- Provide lots of good, healthy food. This includes breakfast (yes, and that does mean they’ll have to get up early enough to eat it), a big lunch, a healthy snack after school and dinner. Kids can easily fill their stomachs with high fat, high salt, high calorie food. Don’t let them. That's not what their bodies need. You're the parent and you do the grocery shopping. Take control.
- It is easier to leave lots of healthy food around and let them eat whatever they want than to forbid them from eating tasty food you don’t want them to have. Hungry kids will eat anything – even fruit, cereal, and peanut butter and jelly sandwiches. They can't eat cheese doodles for dinner if you don't buy them. If they buy their own afterschool snacks, don't sweat it. But have lots of healthy food around for them to fill up on.
- Sit down and eat together. Kids who sit down with their families and eat have better eating habits, tend to be thinner, and eat healthier. Sitting down together also gives you a chance to talk about what’s going on in their lives and to remind them what good table manners look like. (An earlier post describes other advantages of rituals like family dinners.)
- Count the hours until the alarm clock goes off. My 6th grader has to be at school at 7:50. It takes him 20 minutes to walk to school. It takes him about half an hour to eat breakfast, get dressed, and pack his backpack (we’ll ignore the shower he’s supposed to take but often doesn’t). And it takes him about half an hour to make his bleary way from bed to living room and wake up enough to do those things. Let’s say a 6:30 wakeup call.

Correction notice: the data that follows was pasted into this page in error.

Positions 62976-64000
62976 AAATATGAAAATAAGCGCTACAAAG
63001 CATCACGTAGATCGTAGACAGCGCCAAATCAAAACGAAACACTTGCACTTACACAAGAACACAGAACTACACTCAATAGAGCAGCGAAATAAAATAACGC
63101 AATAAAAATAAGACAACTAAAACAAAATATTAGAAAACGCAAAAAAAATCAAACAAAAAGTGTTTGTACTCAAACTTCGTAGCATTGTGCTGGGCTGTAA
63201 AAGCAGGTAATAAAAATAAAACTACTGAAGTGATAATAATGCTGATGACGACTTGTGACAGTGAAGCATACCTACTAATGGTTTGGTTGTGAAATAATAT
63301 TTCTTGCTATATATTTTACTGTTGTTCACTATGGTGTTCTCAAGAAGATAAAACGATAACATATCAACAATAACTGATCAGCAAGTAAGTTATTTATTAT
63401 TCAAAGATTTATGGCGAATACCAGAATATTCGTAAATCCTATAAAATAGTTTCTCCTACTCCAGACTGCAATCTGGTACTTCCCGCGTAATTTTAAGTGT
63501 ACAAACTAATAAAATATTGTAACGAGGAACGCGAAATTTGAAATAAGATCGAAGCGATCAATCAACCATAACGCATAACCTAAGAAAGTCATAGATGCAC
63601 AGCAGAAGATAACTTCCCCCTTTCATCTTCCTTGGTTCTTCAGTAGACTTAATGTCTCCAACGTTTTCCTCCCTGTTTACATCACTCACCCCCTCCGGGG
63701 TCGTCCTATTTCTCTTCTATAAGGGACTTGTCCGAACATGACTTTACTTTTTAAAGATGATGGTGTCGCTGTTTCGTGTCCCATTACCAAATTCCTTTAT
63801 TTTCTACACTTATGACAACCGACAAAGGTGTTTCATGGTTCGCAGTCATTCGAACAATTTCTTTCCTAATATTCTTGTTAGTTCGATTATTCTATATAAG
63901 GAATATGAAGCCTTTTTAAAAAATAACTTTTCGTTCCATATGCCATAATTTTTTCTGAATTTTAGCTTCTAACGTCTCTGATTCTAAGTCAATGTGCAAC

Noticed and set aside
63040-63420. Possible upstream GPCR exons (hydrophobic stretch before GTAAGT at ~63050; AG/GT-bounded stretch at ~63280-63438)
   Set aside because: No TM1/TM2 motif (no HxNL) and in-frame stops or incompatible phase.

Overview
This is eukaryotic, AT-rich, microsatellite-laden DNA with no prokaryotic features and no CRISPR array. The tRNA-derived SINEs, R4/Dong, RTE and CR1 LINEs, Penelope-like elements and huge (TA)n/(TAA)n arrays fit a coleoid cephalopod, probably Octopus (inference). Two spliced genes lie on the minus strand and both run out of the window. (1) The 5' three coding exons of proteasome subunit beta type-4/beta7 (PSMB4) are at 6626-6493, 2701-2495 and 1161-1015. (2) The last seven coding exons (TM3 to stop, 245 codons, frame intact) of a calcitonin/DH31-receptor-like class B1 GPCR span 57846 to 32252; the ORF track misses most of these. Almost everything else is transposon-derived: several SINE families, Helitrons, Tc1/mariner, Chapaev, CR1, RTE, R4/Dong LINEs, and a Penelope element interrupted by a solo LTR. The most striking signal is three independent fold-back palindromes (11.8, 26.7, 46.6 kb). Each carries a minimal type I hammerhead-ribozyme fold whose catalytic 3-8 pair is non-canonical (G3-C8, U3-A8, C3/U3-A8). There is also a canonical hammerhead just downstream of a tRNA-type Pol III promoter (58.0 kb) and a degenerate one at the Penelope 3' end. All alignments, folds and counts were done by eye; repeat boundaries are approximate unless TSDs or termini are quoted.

- Adolescents need a bit more than 9 hours of sleep a night. Those needs are probably higher during their peak growth spurt. That means – for my son – every minute he’s not asleep after 9:30PM is a sleep deficit. He doesn’t like going to bed that early – who does? – but I know from experience that if he misses that bedtime more than twice a week, we’re in trouble. He’s grumpy and argumentative, his homework takes longer and longer to complete (pushing his bedtime back further), and his teachers start complaining that he’s not paying attention.
- When your child argues that "nobody goes to bed that early", let THEM do the math. And remember that old line from toddlerhood: "I didn't say you were tired, I said it was bedtime." This isn’t you being arbitrary: it’s what they need. And in their heart of hearts, they know it